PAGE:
How to Read Options Trading Charts

Read our Advertiser Disclosure.
Contributor, Benzinga
March 1, 2023

Options trading is a dynamic, fast-moving investment sector where making the right moves at the right time can earn an options trader a lot of money very quickly. One of the most important keys to being a successful options trader is understanding how to read options trading charts. Options traders use the information in options trading charts to make trades in a way similar to how general managers of sports franchises use deep analytics to determine which players to trade, and for how much. Keep reading to find out how reading an options trading chart can supercharge your returns. 

What are Options Trading Charts

Have you ever looked at a baseball player’s career statistics on the back of their trading card? Although these stats may look like random numbers to the untrained eye, they hold valuable information that tells the story of the player’s career in depth. 

Options trading charts, also referred to as option payout diagrams, show the profit or loss of an option position at expiration depending on where the stock is on that date. Reading and interpreting the information in option payout diagrams is a critical element of developing a successful options trading strategy

Options trading charts, which are also known as options chains, are tables used by options traders to assess the available options on a given stock or security. Reading and interpreting the information in options trading charts is a critical element of developing a successful options trading strategy

Options chains feature all the information a trader needs to make informed decisions about how they want to strategize their trades. Information that appears in an options trading chart includes:

  • Calls
  • Puts
  • Strike price
  • Trading volume
  • Volatility
  • Premium
  • Option maturity date

When taken as a whole, all the information tells traders a story about their chosen stock's future, as anticipated by every other trader, or market consensus at the time. The more effectively traders can understand the information in an options chain, the better and more profitable their options trades will be.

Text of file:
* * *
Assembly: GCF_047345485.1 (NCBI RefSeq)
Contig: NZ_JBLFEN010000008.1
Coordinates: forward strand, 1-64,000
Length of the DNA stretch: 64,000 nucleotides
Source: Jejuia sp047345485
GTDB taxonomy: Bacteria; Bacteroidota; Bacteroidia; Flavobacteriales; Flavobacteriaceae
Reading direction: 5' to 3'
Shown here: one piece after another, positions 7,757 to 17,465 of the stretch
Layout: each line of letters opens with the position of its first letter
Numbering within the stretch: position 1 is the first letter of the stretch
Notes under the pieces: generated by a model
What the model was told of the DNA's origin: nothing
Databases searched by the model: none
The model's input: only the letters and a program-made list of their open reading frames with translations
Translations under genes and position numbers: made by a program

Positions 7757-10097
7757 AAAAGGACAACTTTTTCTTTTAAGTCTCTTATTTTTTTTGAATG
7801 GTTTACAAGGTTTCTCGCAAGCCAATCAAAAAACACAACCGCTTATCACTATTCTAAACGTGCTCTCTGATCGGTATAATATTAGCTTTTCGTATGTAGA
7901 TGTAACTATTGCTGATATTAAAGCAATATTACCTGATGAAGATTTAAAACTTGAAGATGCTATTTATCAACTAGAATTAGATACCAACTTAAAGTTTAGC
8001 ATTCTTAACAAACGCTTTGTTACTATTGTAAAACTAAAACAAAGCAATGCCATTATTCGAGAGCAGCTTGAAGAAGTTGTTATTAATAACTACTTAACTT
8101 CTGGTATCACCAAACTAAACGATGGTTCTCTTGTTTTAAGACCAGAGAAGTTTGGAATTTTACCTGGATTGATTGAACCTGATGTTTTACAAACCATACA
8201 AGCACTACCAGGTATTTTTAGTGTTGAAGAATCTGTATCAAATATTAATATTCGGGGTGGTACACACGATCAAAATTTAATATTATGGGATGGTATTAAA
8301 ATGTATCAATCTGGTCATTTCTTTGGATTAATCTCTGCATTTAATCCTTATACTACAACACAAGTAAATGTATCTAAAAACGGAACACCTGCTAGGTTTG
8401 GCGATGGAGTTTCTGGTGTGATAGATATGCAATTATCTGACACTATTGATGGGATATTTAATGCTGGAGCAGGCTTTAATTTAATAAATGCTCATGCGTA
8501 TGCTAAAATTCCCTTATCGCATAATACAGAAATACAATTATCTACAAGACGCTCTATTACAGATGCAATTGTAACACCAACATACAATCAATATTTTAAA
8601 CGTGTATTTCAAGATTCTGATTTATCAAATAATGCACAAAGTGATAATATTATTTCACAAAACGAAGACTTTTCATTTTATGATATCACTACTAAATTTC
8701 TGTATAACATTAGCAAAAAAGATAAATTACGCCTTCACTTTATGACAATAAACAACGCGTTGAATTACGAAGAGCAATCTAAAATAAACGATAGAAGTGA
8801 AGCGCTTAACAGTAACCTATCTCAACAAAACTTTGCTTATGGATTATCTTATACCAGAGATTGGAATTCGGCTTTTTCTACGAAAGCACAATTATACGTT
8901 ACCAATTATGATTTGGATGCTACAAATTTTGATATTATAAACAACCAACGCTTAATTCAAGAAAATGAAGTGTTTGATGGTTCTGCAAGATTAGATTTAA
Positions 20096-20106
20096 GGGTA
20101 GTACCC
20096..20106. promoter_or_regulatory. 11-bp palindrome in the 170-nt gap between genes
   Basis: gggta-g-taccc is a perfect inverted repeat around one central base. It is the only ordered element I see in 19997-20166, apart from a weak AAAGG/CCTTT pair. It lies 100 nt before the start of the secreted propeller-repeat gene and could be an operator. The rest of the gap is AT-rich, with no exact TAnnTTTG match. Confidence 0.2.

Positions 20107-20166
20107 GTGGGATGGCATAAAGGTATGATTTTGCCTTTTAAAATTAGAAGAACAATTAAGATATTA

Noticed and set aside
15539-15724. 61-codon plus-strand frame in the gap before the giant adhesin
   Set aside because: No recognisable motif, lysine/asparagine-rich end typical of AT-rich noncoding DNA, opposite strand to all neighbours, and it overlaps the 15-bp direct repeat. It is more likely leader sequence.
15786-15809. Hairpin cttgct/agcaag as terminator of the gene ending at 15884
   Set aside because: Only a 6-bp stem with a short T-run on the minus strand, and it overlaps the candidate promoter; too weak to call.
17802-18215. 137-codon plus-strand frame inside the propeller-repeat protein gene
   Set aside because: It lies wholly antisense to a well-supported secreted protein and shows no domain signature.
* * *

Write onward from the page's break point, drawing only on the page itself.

What Do the Items on the Options Chain Mean?

Holding an option on a particular stock or security entitles the holder to buy or sell their chosen stock by a predetermined date for a predetermined price. In order to make an informed decision about what option to buy, and how to maximize the value of that option, the investor will need to consult an options trading chart. 

To properly understand this chart, you will have to filter some information such as expiration date, call option or put option).  Once you have determined that, you will find the following columns on a typical options trading chart:

Calls and Puts

Option chains are broken down into two separate sections known as “calls” and “puts.” 

When a trader buys a call option, they purchase the right to buy a minimum of 100 shares of their chosen stock at a fixed price by a certain date. When a trader buys a put option, they purchase the right to sell a minimum of 100 shares of their chosen stock at a fixed price by a certain date, also known as the expiration date. 

It is important to note that regardless of whether a trader buys a call or a put option, they are not required to exercise the option. They can allow the option to expire if they choose not to execute it by its expiration date. They can also choose to sell the option to another trader prior to its expiration date. The call options on a particular stock will always appear first on an options trading chart. 

Strike Price

The strike price is perhaps the second-most-important piece of information in an options chain. When you hold a call option, the strike price is the price at which you agree to buy the stock. 

If you buy a call option for a strike price of $100, you have the right to exercise this option and buy your chosen stock once the stock’s value rises to your strike price (as long as this happens before your option’s expiration date) for $100 per share.